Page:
Over time, our estimates of the net effect of UC on spending relative to the legacy system has moved from a net cost to a relatively large net saving and more recently to a smaller net saving (Chart A). The generosity of UC work allowances relative to the equivalents in the tax credits system were a key factor driving the initial swing from cost to saving.
When UC was first factored into our forecasts in December 2012, the final year of that forecast (2017-18) showed a net cost of £0.9 billion. In our November 2015 forecast, which reflected the cuts to the work allowances announced in Summer Budget 2015, and the reversal of the equivalent cuts announced for tax credits, the final year of the forecast (2020-21) showed a net saving of £3.4 billion. In our latest November 2017 forecast the final-year saving was £1.0 billion (in 2022-23). While the final year of each forecast is not identical to the ‘full-UC’ counterfactual given changes to the rollout schedule (see Chapter 6), it illustrates the pattern.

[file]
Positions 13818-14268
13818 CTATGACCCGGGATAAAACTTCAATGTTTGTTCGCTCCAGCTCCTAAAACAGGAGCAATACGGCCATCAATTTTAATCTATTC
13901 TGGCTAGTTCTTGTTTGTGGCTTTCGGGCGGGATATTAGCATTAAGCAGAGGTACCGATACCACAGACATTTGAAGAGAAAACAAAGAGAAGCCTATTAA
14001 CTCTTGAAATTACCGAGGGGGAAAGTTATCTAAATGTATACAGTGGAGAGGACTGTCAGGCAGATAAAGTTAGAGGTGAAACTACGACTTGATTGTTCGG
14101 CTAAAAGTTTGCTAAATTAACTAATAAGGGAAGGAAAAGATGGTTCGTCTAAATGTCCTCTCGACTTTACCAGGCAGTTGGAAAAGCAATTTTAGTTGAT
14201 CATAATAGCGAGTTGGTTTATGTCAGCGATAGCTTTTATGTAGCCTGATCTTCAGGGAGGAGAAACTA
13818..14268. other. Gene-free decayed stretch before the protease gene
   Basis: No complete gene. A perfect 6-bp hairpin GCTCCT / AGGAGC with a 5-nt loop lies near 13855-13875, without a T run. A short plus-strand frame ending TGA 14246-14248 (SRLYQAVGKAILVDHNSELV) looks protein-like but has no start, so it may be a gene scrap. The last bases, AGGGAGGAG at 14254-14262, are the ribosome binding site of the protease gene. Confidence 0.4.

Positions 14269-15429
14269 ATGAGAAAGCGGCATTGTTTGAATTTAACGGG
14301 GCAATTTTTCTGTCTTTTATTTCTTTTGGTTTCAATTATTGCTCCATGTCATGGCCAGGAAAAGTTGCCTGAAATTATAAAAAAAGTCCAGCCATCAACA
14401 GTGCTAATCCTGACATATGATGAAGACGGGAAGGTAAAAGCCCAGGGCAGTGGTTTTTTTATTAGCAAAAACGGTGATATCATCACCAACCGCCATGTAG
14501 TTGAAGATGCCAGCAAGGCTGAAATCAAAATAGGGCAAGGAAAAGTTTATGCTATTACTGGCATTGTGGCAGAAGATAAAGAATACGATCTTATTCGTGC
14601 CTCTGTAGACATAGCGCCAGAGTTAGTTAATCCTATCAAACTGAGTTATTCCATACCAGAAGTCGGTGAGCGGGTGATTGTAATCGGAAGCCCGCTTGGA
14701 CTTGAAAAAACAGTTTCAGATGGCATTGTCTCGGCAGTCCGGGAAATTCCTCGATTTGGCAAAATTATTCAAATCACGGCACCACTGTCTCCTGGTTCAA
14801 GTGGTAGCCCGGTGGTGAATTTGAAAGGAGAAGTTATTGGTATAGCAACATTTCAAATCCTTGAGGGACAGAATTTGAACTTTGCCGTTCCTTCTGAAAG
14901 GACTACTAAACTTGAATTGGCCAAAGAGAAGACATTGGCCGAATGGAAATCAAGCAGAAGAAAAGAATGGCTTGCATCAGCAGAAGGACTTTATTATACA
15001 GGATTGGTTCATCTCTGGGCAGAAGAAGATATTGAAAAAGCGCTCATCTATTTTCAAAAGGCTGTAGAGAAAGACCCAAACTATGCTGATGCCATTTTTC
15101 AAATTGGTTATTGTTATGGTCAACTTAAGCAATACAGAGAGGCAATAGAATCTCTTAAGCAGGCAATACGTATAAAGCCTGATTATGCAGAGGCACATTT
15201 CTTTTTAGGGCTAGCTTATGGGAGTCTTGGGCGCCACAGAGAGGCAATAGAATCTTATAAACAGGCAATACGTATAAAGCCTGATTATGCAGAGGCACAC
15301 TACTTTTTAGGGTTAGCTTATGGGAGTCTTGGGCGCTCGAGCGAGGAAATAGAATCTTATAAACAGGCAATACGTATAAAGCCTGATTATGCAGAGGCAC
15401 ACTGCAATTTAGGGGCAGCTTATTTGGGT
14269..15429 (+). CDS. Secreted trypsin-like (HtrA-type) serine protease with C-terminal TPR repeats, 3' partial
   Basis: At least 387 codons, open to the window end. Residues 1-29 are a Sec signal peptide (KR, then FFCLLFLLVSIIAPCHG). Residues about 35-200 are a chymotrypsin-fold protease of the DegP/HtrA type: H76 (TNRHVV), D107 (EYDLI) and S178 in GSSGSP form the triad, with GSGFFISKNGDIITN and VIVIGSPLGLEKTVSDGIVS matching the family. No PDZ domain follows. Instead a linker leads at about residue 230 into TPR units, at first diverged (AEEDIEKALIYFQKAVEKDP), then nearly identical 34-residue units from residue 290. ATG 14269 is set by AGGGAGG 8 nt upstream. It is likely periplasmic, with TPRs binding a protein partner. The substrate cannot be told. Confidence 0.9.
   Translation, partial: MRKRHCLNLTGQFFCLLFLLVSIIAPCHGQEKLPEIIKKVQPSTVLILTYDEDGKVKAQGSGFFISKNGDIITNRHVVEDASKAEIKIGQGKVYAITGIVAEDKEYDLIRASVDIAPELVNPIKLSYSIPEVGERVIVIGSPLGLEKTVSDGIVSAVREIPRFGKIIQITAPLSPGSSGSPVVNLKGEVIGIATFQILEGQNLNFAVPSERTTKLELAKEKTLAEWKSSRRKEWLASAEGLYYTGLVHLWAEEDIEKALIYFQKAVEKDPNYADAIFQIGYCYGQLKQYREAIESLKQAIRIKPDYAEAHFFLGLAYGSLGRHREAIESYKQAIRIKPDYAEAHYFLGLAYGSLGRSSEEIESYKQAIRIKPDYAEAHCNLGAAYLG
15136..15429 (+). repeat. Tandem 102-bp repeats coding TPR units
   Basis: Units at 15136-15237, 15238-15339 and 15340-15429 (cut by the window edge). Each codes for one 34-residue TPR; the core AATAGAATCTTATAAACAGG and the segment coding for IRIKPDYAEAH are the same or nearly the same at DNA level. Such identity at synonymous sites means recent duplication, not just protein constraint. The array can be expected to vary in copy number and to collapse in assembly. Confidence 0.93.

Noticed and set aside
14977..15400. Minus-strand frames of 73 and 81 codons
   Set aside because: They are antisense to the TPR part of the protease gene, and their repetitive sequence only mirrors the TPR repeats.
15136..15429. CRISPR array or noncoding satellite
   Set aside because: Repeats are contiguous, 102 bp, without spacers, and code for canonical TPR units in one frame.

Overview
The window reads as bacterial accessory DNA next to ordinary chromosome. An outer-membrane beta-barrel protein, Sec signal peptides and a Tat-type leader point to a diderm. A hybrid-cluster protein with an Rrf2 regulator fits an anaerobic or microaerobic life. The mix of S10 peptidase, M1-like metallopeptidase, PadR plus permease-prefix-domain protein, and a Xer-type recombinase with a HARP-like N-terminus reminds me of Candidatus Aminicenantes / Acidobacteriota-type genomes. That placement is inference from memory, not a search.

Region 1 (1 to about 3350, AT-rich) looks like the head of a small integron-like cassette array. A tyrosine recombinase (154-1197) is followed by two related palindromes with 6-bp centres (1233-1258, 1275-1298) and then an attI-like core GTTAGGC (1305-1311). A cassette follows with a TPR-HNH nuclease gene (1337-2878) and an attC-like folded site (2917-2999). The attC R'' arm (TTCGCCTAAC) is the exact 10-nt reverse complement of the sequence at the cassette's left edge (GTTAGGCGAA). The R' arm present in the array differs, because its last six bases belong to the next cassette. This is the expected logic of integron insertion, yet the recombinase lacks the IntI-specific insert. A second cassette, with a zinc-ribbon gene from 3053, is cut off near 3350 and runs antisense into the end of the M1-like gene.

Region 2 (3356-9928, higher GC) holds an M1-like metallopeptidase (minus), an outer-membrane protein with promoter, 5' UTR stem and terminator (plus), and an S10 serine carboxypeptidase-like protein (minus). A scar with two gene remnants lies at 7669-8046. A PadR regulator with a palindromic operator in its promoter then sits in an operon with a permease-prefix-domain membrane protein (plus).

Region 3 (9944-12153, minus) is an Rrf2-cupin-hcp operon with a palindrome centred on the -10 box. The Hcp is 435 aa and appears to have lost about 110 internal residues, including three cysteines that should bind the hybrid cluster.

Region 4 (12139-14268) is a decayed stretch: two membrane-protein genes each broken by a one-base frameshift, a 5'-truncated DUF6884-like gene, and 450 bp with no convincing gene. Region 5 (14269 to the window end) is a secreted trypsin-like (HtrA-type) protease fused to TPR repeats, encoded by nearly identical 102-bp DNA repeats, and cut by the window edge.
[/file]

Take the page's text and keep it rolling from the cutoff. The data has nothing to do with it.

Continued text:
Chart A: Successive OBR forecasts for the marginal cost of UC
The main explanation for the shift from net cost to net saving is that the Government cut the work allowances in UC and the income thresholds in tax credits sharply in Summer Budget 2015, but then reversed the tax credit cuts before implementing them in November 2015. Chart B shows how the UC work allowances have been cut across the board relative to the ‘first tax credits income threshold’, both in number and value. All are now worth less than the monthly equivalent of that threshold.
The estimated net saving was then reduced sharply in November 2016, reflecting modelling changes and policy changes, including the cut in the UC taper rate from 65 to 63 per cent.